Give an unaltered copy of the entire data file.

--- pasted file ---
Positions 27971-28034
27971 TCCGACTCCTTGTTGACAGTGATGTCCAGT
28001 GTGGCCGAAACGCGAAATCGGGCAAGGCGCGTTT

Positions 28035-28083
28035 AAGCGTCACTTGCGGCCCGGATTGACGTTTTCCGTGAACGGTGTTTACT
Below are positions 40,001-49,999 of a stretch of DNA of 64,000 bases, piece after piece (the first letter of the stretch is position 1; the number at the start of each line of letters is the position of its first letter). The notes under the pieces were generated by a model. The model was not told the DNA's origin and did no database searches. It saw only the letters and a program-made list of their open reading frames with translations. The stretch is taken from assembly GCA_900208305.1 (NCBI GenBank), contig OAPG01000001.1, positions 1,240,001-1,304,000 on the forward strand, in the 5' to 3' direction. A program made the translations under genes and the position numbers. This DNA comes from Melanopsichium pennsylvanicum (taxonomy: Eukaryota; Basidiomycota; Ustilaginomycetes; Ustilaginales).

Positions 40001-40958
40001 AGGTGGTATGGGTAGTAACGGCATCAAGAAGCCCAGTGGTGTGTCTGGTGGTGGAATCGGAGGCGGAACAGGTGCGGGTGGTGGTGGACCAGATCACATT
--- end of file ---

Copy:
Positions 27971-28034
27971 TCCGACTCCTTGTTGACAGTGATGTCCAGT
28001 GTGGCCGAAACGCGAAATCGGGCAAGGCGCGTTT

Positions 28035-28083
28035 AAGCGTCACTTGCGGCCCGGATTGACGTTTTCCGTGAACGGTGTTTACT
Below are positions 40,001-49,999 of a stretch of DNA of 64,000 bases, piece after piece (the first letter of the stretch is position 1; the number at the start of each line of letters is the position of its first letter). The notes under the pieces were generated by a model. The model was not told the DNA's origin and did no database searches. It saw only the letters and a program-made list of their open reading frames with translations. The stretch is taken from assembly GCA_900208305.1 (NCBI GenBank), contig OAPG01000001.1, positions 1,240,001-1,304,000 on the forward strand, in the 5' to 3' direction. A program made the translations under genes and the position numbers. This DNA comes from Melanopsichium pennsylvanicum (taxonomy: Eukaryota; Basidiomycota; Ustilaginomycetes; Ustilaginales).

Positions 40001-40958
40001 AGGTGGTATGGGTAGTAACGGCATCAAGAAGCCCAGTGGTGTGTCTGGTGGTGGAATCGGAGGCGGAACAGGTGCGGGTGGTGGTGGACCAGATCACATT